Can't go wrong with apple sauce!! Brody couldn't get enough of this!! I literally gave him 5T of apples PLUS oatmeal tonight; I think he would have kept eating but I thought I better cut him off!!!
Since apples are part of the "dirty dozen" -- foods with the highest pesticide residue -- it's a good idea to buy organic. Choose apples with a sweet, mild flavor, such as Red Delicious and Gala apples; avoid tart varieties such as Granny Smith.
Wash the apple with a mixture of three parts water and one part white vinegar to remove bacteria. Rinse under cool running water, dry, and peel. The easiest way to peel an apple is to use a vegetable peeler and work in a circular motion around the fruit. If you do not have a vegetable peeler, use a sharp paring knife
Set the peeled apple, stem side up, on a clean cutting board. Slice in half. To remove the core, cup each apple slice in your palm and cut in a shallow scooping motion with a paring knife. Once the core is removed, slice each half into small chunks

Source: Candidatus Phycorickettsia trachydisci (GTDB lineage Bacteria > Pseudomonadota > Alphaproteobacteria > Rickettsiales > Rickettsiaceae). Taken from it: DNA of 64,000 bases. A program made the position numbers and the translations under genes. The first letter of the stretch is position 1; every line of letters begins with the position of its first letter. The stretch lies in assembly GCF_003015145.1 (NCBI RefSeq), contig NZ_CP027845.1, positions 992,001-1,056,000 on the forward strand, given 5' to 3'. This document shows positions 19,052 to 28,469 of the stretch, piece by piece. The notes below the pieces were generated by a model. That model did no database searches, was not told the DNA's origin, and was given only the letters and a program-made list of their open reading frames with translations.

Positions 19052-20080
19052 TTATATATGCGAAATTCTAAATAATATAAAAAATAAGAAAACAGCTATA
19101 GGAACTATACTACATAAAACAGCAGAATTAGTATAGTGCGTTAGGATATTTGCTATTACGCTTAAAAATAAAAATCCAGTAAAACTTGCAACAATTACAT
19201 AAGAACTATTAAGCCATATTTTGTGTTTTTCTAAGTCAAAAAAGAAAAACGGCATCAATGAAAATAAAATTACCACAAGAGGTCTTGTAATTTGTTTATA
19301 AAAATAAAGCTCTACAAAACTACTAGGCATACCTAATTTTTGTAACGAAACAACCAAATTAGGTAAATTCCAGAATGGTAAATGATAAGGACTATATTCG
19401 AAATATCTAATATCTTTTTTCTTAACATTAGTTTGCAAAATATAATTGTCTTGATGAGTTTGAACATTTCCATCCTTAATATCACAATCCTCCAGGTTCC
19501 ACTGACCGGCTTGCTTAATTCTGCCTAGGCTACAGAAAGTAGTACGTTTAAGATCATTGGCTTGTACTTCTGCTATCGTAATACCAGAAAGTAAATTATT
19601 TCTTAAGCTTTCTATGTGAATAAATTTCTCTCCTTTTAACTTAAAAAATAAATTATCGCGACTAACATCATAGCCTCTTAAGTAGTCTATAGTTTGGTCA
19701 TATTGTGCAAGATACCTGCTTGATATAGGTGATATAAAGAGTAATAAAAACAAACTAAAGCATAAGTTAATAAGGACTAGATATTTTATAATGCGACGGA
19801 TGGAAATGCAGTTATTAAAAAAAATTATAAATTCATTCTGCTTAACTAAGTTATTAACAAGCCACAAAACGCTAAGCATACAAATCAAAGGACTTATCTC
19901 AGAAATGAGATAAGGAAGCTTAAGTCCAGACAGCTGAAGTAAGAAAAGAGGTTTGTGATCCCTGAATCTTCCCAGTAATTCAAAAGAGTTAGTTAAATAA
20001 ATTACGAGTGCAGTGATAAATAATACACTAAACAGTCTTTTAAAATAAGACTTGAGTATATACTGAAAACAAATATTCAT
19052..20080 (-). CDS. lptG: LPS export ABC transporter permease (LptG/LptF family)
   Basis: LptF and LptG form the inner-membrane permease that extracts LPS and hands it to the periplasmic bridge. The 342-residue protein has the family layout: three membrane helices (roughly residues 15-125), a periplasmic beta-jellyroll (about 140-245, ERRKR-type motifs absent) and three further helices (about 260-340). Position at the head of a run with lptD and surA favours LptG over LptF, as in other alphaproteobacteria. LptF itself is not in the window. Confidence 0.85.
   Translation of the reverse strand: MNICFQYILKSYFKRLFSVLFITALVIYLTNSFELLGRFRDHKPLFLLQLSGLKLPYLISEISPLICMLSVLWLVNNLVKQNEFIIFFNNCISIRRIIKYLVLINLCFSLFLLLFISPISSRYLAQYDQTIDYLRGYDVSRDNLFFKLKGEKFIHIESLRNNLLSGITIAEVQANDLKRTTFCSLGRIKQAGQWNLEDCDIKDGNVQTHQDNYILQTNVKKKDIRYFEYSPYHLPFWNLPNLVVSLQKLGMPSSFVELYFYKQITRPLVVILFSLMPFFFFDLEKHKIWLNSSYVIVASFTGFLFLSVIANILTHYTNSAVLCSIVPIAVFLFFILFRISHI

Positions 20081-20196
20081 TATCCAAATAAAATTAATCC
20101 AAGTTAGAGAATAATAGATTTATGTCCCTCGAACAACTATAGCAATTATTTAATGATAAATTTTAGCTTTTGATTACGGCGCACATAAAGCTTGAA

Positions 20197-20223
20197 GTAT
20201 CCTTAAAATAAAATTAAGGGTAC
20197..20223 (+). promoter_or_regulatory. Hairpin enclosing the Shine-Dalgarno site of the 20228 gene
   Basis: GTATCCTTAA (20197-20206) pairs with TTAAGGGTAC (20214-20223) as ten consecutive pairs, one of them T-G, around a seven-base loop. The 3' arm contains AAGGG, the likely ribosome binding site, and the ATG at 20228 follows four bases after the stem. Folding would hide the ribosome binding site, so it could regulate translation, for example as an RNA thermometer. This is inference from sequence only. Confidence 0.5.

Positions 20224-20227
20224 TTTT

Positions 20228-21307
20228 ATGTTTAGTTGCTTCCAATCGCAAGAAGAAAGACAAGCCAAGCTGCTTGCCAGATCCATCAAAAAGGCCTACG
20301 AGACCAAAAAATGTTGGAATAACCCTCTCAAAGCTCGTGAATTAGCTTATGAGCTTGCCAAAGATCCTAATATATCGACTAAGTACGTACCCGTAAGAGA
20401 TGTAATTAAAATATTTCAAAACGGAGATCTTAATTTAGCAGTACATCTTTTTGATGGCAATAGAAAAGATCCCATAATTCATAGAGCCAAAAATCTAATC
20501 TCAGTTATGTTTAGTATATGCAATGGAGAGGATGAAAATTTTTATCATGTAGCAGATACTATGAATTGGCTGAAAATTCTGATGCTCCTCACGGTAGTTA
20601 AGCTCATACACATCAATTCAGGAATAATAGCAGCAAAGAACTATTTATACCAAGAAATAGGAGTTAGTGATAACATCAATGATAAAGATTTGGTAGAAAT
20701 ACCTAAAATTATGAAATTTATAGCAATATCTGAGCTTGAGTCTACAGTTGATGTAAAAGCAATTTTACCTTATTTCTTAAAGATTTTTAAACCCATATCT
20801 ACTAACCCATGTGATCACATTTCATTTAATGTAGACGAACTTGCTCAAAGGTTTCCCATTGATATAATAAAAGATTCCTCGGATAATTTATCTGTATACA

Bring water to a boil in a medium-size saucepan. Reduce heat until bubbles are soft. Cook apple chunks until tender. Check apples after 10 minutes -- it's important to minimize cooking time to help preserve vitamins and minerals. When apples are tender, drain and rinse with cold water for three minutes to stop the cooking process.
Puree in a food processor or blender until smooth. Add water as needed to reach desired consistency.
Cool applesauce and refrigerate leftovers for up to 3 days. Freeze leftovers for up to 3 months. Thaw overnight in your refrigerator.